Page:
April Moore on Work Habits (Part 1)

I’m pleased to announce that April Moore, author of Folsom’s 93  and all-around great writer, has agreed to do a few guest posts about writing from her perspective. Without further foolish foofoorah, heeeeeere’s April…

I think many writers revel in the idea of a secluded place to work; a long retreat, free from interruptions and time to master our craft. However, this concept never seems to end well for Stephen King’s writer characters. So before you head to a vacant mountain hotel, or a remote cabin in upstate New York, consider these work-from-home tips that won’t involve axes, poltergeists, or dead bodies.

Take Care of Distractions

I’m easily distracted, whether it’s something shiny or a pile of laundry. Sometimes, no matter how determined I am to get several pages written, even small things can veer me off the creative path. Working from home poses a plethora of distractions that can keep you from settling into work mode. Combat them by dealing with those things before you flip on the laptop. Wake up early and take care of that load of laundry, pile of bills, or a sink full of dishes. Schedule your chores and writing time. Perhaps designating one day to household tasks can enable you to work the rest of the week. Another distraction is the internet. Aren’t you curious about your blog stats, Twitter updates, or Lindsay Lohan’s latest court appearance? If you don’t need internet access to write, then turn it off. What about noises? One word: Earplugs.

 Get Organized

Treat yourself to a shopping spree at an office supply store. They say if you buy great workout gear, you’re more likely to get your butt to the gym. Same goes for writing. If you want that fancy pencil holder, get it. Do what you need to do to create a productive work environment. Organization is critical for me since I have 93 dead guys to keep track of. I bought a few file boxes with hanging folders and together, my label maker and I went to town. Each inmate has his own folder containing absolutely everything pertaining to him: transcripts, newspaper articles, and even critiques from my writers group when I’ve submitted his story to them. If your work is disorganized, you may not feel motivated and driven. Get the right tools to help you.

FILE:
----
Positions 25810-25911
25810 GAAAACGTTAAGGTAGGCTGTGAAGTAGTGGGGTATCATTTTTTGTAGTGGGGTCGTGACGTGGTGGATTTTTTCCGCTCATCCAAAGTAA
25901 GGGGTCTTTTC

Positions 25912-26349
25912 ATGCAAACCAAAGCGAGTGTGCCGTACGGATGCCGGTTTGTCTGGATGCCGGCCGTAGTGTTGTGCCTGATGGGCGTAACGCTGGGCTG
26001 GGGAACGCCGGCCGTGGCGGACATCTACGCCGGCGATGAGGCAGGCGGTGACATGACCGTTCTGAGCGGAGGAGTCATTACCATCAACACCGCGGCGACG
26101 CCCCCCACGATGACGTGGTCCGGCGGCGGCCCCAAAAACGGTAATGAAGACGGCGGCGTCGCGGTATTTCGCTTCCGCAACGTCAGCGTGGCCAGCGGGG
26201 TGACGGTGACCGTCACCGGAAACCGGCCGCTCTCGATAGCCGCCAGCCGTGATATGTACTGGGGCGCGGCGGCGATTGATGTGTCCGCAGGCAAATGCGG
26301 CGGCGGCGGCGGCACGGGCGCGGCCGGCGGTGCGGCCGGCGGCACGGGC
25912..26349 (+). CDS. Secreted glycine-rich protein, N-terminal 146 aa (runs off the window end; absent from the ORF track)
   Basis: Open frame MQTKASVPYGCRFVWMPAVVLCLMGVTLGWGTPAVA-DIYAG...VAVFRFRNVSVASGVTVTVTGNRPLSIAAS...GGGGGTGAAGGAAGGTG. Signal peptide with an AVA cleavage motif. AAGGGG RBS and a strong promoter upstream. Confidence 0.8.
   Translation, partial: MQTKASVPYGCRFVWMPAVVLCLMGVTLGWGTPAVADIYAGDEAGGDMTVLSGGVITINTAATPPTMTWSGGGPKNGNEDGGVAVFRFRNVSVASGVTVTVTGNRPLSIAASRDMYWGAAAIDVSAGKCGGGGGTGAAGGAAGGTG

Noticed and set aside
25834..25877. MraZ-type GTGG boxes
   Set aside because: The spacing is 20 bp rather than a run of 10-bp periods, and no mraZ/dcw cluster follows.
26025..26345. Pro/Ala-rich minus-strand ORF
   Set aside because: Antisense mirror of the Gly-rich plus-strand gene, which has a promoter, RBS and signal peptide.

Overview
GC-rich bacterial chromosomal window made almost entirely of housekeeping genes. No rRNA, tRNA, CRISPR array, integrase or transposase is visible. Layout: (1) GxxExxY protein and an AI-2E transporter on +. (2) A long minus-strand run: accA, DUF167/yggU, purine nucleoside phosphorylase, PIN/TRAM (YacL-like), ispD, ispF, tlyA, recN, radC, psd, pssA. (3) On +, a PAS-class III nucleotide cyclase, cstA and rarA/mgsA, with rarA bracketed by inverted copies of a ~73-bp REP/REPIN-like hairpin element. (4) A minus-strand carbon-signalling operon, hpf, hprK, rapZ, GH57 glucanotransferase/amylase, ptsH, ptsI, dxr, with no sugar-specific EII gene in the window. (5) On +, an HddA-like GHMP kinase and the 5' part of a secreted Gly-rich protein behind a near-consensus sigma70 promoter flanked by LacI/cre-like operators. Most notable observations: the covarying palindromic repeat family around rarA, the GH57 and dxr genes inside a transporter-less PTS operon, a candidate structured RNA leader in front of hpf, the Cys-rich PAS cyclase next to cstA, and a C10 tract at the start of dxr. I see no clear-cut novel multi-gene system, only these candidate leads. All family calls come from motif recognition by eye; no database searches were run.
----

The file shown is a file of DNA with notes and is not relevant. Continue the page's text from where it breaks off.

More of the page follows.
Tune in soon to hear April tell you about rewarding yourself, breaking work down and going to your room. 

Thanks for listening.

 

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3 thoughts on “April Moore on Work Habits (Part 1)

  1. Organization is the big key for me. Working 4 different projects throughout the week tends to leave me a bit frazzled, which leads into prioritizing, which leads into not accepting any new project unless I’m 100% (okay, maybe 50%) sure I’ve got the time to get it done. By this point, I’m ready to pitch it all in a drawer and go fly fishing, which reloads my creative juices to start all over again.

    • That’s a huge piece — sticking with it before going on to the “new shiny.” Have you noticed how many of the new books on organization include a whole chapter on how to say no to new commitments?

  2. Pingback: Stupid Criminal Stories I, by guest blogger, Jason Brick « Folsom's 93

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